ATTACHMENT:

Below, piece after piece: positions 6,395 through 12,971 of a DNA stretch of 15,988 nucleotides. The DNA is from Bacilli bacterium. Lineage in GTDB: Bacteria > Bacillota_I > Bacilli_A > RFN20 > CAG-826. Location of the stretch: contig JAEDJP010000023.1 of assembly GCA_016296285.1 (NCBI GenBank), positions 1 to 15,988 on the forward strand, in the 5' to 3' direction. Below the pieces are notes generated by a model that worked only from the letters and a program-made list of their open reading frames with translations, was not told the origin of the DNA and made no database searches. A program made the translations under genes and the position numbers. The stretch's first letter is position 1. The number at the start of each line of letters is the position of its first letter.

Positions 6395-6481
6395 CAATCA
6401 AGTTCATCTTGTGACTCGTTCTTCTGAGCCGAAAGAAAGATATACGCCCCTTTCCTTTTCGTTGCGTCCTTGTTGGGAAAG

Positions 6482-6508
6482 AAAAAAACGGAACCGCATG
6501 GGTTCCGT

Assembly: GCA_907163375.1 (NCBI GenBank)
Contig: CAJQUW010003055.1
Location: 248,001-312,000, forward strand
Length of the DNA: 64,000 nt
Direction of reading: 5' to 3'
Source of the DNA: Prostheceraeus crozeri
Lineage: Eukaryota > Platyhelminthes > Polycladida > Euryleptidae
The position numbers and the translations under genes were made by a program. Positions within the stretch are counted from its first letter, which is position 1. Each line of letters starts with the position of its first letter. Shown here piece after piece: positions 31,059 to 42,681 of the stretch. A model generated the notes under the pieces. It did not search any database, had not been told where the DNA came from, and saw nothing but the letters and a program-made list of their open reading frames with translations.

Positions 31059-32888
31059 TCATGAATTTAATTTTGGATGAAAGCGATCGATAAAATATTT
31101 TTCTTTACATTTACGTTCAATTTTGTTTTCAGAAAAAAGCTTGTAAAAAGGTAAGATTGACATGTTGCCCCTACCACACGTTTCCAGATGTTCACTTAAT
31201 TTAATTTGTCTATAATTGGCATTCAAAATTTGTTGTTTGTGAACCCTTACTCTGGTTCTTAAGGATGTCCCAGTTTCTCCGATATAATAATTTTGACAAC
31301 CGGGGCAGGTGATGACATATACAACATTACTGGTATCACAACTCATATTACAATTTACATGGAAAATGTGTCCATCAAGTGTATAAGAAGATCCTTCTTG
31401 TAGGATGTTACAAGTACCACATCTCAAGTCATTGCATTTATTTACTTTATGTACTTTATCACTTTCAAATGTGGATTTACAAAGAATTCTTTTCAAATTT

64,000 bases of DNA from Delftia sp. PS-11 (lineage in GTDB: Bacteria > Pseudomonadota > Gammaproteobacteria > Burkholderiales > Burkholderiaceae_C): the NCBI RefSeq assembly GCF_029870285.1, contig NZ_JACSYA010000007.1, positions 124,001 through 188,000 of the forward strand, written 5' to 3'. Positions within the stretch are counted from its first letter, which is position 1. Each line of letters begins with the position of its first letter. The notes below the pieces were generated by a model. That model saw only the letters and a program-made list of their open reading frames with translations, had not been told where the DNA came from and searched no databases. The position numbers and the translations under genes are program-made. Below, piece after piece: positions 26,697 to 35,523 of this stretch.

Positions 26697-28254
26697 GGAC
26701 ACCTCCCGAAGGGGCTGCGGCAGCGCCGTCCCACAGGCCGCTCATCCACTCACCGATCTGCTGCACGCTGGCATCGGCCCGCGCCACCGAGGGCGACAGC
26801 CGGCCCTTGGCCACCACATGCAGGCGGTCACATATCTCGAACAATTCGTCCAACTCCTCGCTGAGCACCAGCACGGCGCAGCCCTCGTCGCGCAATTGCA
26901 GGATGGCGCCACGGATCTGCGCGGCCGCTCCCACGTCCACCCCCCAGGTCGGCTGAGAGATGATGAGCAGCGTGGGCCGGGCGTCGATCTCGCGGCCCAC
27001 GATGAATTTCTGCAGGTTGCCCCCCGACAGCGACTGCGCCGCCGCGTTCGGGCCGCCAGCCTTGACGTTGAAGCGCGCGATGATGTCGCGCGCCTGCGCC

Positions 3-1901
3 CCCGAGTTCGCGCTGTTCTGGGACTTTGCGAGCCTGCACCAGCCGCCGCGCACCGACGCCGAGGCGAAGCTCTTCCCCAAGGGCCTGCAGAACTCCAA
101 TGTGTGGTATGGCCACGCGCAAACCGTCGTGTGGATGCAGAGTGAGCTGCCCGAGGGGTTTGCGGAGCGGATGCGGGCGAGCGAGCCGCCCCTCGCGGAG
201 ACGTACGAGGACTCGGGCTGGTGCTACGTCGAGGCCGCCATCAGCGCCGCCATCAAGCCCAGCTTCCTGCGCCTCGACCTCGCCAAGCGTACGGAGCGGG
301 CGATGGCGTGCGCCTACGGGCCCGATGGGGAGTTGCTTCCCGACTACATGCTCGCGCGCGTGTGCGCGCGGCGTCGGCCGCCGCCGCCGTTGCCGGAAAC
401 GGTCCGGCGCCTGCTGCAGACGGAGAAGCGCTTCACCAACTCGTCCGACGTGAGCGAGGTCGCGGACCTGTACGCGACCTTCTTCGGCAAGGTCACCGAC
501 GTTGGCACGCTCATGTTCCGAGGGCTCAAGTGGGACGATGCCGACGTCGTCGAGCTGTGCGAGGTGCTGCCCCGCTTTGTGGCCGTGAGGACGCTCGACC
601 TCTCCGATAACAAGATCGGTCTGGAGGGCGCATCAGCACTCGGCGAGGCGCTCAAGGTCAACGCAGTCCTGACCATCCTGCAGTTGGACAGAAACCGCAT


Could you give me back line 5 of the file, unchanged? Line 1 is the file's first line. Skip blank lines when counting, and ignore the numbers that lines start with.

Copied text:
Positions 6482-6508